Social Listening Is Key, but What Should Brands Be Listening for?

"Most people do not listen with the intent to understand; they listen with the intent to reply."

“Most people do not listen with the intent to understand; they listen with the intent to reply.” Stephen R. Covey, the brains behind The Seven Habits of Highly Effective People, was spot-on. Many marketing leaders and teams make this mistake when approaching social programs. As both a chief marketing officer and a leader at a social software technology company, I see this everyday.

While we use a lot of terminology when it comes to building social strategies—social listening, social analytics, social intelligence—it all starts with the data. To take the first step toward building successful social programs, brands have to start listening to the data. Social listening—specifically listening with the intent to understand and make smarter decisions with better data—is the backbone to any successful social program for any organization, brand or business.

We have been working with large, very successful brands for many years now that are using social data with different levels of success and sophistication. There is a common theme we see time and time again: The moment when they realize that they now have access to massive amounts of data, yet they are not sure what to do with it. Disillusionment and trepidation start to creep in once they are hit with the “so what” moment.

At this point, big brands and savvy marketers understand that social data is critical to their business, and social listening is a must. For the purposes of clarity, social listening is defined as listening to your customers and potential customers, unsolicited online.

In practice, this means capturing mentions of your brand, interesting brand topics, competitors or really anything interesting to your brand found across the internet. This includes the obvious social sites, but also forums, blogs, etc.

So people are gathering and listening to data, but now they are struggling to prove success to their management and higher ups. In some cases, it has reached the point where top-level management has really started to wonder if there is any value and if it is time to put an end to the program in lieu of a new tactic. Social listening … so what?

From social listening to social intelligence

This is where the movement to social intelligence becomes crucial. Social intelligence as a practice means acting on social insights and tying social data to business impact. So you have the data, and you have started to pull interesting insights. It is time to move beyond that and analyze the data into meaningful, actionable insights and distribute those insights to the right parts of the organization, to in turn make smarter, business impactful decisions.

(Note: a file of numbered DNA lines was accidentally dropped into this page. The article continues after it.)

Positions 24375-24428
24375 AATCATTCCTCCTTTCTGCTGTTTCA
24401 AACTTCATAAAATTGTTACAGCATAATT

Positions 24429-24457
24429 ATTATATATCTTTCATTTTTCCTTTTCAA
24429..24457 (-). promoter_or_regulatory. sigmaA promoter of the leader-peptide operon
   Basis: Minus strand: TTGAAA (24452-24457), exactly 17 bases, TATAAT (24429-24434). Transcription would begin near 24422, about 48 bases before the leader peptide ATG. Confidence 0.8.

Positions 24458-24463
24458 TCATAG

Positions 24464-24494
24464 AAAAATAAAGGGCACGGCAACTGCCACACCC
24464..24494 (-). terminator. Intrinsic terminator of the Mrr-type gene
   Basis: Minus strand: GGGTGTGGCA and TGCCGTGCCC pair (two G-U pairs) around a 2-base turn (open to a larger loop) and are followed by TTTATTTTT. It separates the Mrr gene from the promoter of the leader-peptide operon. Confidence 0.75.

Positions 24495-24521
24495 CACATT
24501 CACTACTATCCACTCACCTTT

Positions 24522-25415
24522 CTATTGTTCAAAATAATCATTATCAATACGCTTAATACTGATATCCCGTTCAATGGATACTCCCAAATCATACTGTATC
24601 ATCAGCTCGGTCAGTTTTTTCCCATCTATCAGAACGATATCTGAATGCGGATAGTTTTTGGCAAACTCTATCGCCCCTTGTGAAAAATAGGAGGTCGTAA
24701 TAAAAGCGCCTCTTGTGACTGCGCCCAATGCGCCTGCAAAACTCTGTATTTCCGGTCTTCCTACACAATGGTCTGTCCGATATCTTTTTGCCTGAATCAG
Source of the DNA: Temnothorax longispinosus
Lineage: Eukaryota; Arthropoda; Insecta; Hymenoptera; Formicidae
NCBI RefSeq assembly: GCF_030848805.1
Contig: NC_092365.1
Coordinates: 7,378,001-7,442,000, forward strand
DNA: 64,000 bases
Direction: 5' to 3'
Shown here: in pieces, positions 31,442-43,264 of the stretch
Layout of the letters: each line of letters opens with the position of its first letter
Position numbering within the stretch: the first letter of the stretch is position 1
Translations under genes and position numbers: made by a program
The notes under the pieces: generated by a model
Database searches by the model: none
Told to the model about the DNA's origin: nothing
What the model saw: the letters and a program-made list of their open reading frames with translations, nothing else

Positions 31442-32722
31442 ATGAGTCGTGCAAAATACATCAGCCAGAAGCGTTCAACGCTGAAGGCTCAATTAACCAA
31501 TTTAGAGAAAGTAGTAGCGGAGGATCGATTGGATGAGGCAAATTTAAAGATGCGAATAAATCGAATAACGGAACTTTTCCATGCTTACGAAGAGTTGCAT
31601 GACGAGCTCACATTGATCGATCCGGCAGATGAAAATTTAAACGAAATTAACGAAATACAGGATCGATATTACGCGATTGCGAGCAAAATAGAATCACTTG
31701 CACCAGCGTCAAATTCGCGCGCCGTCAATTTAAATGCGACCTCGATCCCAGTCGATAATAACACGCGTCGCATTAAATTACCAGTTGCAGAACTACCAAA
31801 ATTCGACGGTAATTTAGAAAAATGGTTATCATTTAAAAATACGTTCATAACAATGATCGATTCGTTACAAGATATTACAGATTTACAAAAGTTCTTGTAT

Easy, right? Well, not so much. It is certainly a progression path, and it takes a team and executive buy-in. However, once you have it, it is a process of moving from a project to a program that is scalable and repeatable.

We see this progression from social listening to social intelligence as a maturity model that is often based on adoption through use cases and can be used as a map for your program. There are many different use cases that I can discuss as examples, but I chose to give brief examples of the five most commons use cases that we see regularly:

  • Crisis: step one of almost every social listening program. Listen and monitor to detect potential fires before they arise, and escalate issues to the right people in real-time to be addressed with background and data. You can even dig a little deeper here to help build an informed crisis-response strategy.
  • Market research: social media is the world’s largest focus group for businesses. Use it as such to get answers to the questions you asked, but also to the ones you did not think to ask. The methods behind using social media in this way are getting closer and closer to traditional market research (audience segmentations, definition of panels, etc.), yet the trickiest aspect is insights, as there has to be a fine balance between monthly tactical insights and deep-dive research that drives strategic decisions. That said, all of this can be handled with a proper social intelligence tool.
  • Campaign management: Use data to conduct a thorough social analysis of your target markets, segments, consumers and past campaigns to drive the right messages to the right audiences. Then define true metrics to measure the success of campaigns that go beyond just volumes.
  • Brand health: Track the long-term positioning of your products and sub-brands versus competitors, and measure social reputation and satisfaction by audience.
  • Integrations: a key step for success is to tie social feedback to non-social data and make sure that social media does not live in its own silo. Integrations could be with your customer-relationship-management and sales tools, your business intelligence platform, your customer-care platforms or other social marketing platforms.


Once siloed teams across your business are finally connected by data, people and systems, you’ll be able to use integrated tools and metrics to map value and drive smarter decisions. Understanding your goals and accessing the metrics of multiple practice areas throughout your company will allow your team to be able to fine-tune your social strategy and key performance indicators, ensuring that you’re bringing valuable insights back to the organization.

Always look beyond the “so what” of social data and connect your efforts to business impact. The “so what” moment can be distressing, but once you follow the program through the stages and start mapping value back to the business, adoption will follow.

Leah Pope is CMO of social insights provider Synthesio.

Image courtesy of Shutterstock.